Paradisaea guilielmi


Taxonomy [top]

Kingdom Phylum Class Order Family

Scientific Name: Paradisaea guilielmi
Species Authority: Cabanis, 1888
Common Name(s):
English Emperor Bird-of-paradise, Emperor Bird-of-Paradise, Emperor Of Germany's Bird-of-paradise

Assessment Information [top]

Red List Category & Criteria: Near Threatened ver 3.1
Year Published: 2012
Date Assessed: 2012-05-01
Assessor(s): BirdLife International
Reviewer(s): Butchart, S. & Symes, A.
Contributor(s): Betz, W. & Gregory, P.
Facilitator/Compiler(s): Derhé, M., Dutson, G., Mahood, S., O'Brien, A.
This poorly known species qualifies as Near Threatened because although it is fairly common within its small range it probably has a moderately small population and, since it appears to be replaced by a closely related congener in degraded forest, it is probably undergoing a moderately rapid population decline.

Geographic Range [top]

Range Description: Paradisaea guilielmi is endemic to the Huon peninsula of Papua New Guinea where it is widespread and relatively common. Although it is reported to be tolerant of secondary and degraded forest (Coates 1990, Frith and Beehler 1998, W. Betz in litt. 1999), forest degradation around Boana village has led to a major decline, coincident with an increase in Raggiana Bird-of-paradise P. raggiana (P. Gregory in litt. 1999).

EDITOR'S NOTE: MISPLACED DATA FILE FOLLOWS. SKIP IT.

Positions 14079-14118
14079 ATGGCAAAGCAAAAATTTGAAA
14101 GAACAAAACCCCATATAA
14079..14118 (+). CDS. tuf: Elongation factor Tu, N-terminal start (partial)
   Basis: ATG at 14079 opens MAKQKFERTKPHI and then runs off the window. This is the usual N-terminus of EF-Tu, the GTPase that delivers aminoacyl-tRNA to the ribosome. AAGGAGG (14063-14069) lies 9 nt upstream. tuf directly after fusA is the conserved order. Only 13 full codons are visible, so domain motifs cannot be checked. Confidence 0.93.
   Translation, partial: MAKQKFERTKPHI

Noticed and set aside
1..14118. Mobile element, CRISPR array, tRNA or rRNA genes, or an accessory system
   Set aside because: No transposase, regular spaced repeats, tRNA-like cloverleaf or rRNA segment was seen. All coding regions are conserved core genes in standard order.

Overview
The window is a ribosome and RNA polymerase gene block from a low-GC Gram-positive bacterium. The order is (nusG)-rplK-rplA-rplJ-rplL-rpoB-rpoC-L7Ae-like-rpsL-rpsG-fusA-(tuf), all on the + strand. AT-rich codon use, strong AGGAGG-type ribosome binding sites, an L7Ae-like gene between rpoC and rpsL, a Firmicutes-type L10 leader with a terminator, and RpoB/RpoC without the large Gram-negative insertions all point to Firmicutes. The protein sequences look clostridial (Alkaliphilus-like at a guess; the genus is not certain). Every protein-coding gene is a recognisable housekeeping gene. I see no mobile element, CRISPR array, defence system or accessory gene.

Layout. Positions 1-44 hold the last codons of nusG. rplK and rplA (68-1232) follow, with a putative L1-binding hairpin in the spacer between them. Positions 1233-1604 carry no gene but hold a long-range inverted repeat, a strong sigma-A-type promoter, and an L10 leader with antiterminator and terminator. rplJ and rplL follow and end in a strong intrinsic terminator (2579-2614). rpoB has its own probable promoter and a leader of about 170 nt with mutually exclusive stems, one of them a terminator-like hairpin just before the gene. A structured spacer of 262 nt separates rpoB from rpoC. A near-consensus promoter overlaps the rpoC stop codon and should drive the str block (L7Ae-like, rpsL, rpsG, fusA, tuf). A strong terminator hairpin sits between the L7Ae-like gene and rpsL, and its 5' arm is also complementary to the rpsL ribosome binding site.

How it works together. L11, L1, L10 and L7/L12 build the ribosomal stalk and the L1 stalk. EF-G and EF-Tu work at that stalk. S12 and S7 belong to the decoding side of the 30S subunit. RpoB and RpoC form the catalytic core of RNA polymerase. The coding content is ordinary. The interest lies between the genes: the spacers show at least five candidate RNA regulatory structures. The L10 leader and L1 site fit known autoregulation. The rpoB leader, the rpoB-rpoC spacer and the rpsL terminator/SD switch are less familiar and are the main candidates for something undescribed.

Papua New Guinea
Range Map: Click here to open the map viewer and explore range.

Population [top]

Population: The population size of this species has not been quantified, but it is described as fairly common.
Population Trend: Decreasing

Habitat and Ecology [top]

Habitat and Ecology: It inhabits forest from 670-1,350 m, sometimes from 450-1,500 m, throughout the peninsula.

Systems: Terrestrial

Threats [top]

Major Threat(s): Forest within its range is under continuing threat from both commercial logging and cultivation for the rapidly increasing human population (Coates 1990, Frith and Beehler 1998, W. Betz in litt. 1999). Forest degradation appears to bring it into contact with the competitively dominant P. raggiana, which eventually replaces it. There appears to be a small demand for its plumes by local people and traders, but leks still survive within villages (W. Betz in litt. 1999). If it proves to be unable to survive in large areas of logged forest, it could be threatened by any increase in logging, exacerbated by agricultural clearance.

Conservation Actions [top]

Conservation Actions: Conservation Actions Underway
CITES Appendix II.

Conservation Actions Proposed
Regularly monitor the population at selected sites. Further research its reported tolerance of degraded forest, and its interactions with P. raggiana. Protect significant areas of remaining primary forest on the Huon peninsula.

Citation: BirdLife International 2012. Paradisaea guilielmi. The IUCN Red List of Threatened Species. Version 2015.2. <>. Downloaded on 03 September 2015.
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